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Live or Let Die?

Live or Let Die?

Rabbi Joshua Hammerman is spiritual leader of Temple Beth El in Stamford, Conn.

Q – I am the designated medical surrogate for an individual who has a living will specifying DNR/Do Not Resuscitate. The physicians and hospital have been informed and have copies of the living will and DNR. Our loved one took a downward turn but the medical team resuscitated him. The patient prospered from their efforts and returned to his pre-resuscitation health status. Should I report the medical team for ethical non-compliance of the DNR/living will orders?

A – I’ve consulted with a lawyer who is a specialist in this area and he said that yes, they should be reported. What they did was illegal and unethical, even if life was temporarily restored.

You have every right to chew the doctors out. They’ve caused a great deal of anguish to you and possibly to the patient, who may indeed have wanted what he instructed in the living will. But when your loved one signed the will, did he really know what he would feel at that moment when he was losing consciousness. During the instant when the fear of death suddenly became most real, did the legal document he may have signed long ago express his true wishes? Often, people sign living wills because, imagining the most horrible and hopeless situation (think Karen Ann Quinlan or Terri Schiavo), they don’t want to put their families through hell. A recent Pew survey indicates that about 35 percent of Americans have living wills, but according to my legal friend, many of have a change of heart later on.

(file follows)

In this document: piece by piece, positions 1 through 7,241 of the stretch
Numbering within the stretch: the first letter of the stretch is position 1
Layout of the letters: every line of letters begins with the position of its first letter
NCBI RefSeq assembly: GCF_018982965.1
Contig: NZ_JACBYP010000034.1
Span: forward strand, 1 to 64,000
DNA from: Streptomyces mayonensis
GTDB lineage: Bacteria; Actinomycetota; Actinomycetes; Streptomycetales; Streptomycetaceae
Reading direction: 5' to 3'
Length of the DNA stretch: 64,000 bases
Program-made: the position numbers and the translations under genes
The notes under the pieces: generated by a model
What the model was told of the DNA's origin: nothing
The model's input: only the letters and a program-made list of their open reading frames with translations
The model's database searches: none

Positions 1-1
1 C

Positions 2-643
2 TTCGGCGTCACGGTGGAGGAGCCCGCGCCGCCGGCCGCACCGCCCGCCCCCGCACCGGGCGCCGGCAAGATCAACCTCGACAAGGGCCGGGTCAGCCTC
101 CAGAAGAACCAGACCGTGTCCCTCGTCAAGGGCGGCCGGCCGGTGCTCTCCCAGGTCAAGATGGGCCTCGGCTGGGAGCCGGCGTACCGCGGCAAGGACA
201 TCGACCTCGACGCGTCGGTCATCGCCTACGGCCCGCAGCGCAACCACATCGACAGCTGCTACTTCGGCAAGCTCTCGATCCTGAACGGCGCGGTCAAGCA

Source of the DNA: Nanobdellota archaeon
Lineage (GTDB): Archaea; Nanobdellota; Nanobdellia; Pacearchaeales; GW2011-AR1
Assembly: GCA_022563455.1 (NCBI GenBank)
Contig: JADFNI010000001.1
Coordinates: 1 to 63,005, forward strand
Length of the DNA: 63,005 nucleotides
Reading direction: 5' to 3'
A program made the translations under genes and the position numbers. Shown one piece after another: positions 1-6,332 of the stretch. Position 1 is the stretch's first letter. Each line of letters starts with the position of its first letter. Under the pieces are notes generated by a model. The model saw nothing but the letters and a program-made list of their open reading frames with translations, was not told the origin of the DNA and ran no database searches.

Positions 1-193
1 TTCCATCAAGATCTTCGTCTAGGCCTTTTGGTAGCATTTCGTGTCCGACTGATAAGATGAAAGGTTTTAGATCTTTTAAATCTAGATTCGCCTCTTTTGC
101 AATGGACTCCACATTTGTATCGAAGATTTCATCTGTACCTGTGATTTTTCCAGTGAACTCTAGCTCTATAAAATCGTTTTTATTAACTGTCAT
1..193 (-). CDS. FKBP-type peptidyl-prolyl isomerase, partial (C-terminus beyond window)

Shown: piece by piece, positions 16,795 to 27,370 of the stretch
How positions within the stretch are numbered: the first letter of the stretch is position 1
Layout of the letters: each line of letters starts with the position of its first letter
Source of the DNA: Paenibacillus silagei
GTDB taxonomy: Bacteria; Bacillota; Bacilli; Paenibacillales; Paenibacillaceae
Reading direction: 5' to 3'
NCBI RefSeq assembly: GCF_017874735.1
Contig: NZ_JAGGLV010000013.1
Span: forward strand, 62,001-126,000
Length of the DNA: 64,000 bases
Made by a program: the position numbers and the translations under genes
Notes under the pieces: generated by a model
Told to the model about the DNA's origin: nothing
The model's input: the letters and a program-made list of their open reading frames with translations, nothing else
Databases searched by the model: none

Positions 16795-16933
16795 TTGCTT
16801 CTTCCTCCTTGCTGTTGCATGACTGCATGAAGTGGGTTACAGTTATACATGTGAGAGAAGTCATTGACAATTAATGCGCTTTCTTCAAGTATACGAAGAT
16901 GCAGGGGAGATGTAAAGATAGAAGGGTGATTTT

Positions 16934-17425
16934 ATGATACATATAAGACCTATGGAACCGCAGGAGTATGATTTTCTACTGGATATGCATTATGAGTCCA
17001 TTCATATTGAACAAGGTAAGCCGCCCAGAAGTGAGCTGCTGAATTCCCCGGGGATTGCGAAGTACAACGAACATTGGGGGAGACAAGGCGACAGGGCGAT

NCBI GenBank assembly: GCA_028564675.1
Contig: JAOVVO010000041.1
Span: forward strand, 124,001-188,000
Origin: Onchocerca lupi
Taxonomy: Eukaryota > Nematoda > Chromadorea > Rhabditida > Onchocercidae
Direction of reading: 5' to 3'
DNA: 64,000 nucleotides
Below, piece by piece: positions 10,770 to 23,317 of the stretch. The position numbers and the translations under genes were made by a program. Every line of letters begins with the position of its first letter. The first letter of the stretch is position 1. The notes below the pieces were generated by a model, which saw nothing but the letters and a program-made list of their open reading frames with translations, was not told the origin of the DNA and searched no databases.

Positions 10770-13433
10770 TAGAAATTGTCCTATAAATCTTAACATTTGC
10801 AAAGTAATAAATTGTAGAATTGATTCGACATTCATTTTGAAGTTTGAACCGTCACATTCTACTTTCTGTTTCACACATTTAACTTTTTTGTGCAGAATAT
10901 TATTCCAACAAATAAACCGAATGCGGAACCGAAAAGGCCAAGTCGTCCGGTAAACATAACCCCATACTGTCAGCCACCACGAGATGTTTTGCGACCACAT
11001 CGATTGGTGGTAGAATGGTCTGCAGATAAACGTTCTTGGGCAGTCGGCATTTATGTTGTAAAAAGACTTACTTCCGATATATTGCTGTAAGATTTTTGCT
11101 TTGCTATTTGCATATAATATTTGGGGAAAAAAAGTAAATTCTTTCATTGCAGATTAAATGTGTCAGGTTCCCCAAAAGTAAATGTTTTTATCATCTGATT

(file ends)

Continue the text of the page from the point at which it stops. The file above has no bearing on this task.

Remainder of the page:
So we need the kind of legal statement where the patients’ wishes can be balanced against other factors, like whether “heroic measures” would prolong a life of “quality” or simply prolong the agony of dying. Rabbis have developed Halachic Living Wills for just that purpose (see a full discussion from an Orthodox perspective here and two Conservative views here.)

The medical team was wrong, but if they were to err, better to err on the side of life. If your loved one was able to do something with the few extra days or weeks he gained, maybe one last “I love you” to a long lost relative, then the team’s error was for a blessing.

Rabbi Joshua Hammerman is spiritual leader of Temple Beth El in Stamford, CT. Read more Hammerman on Ethics here. Read his blog here

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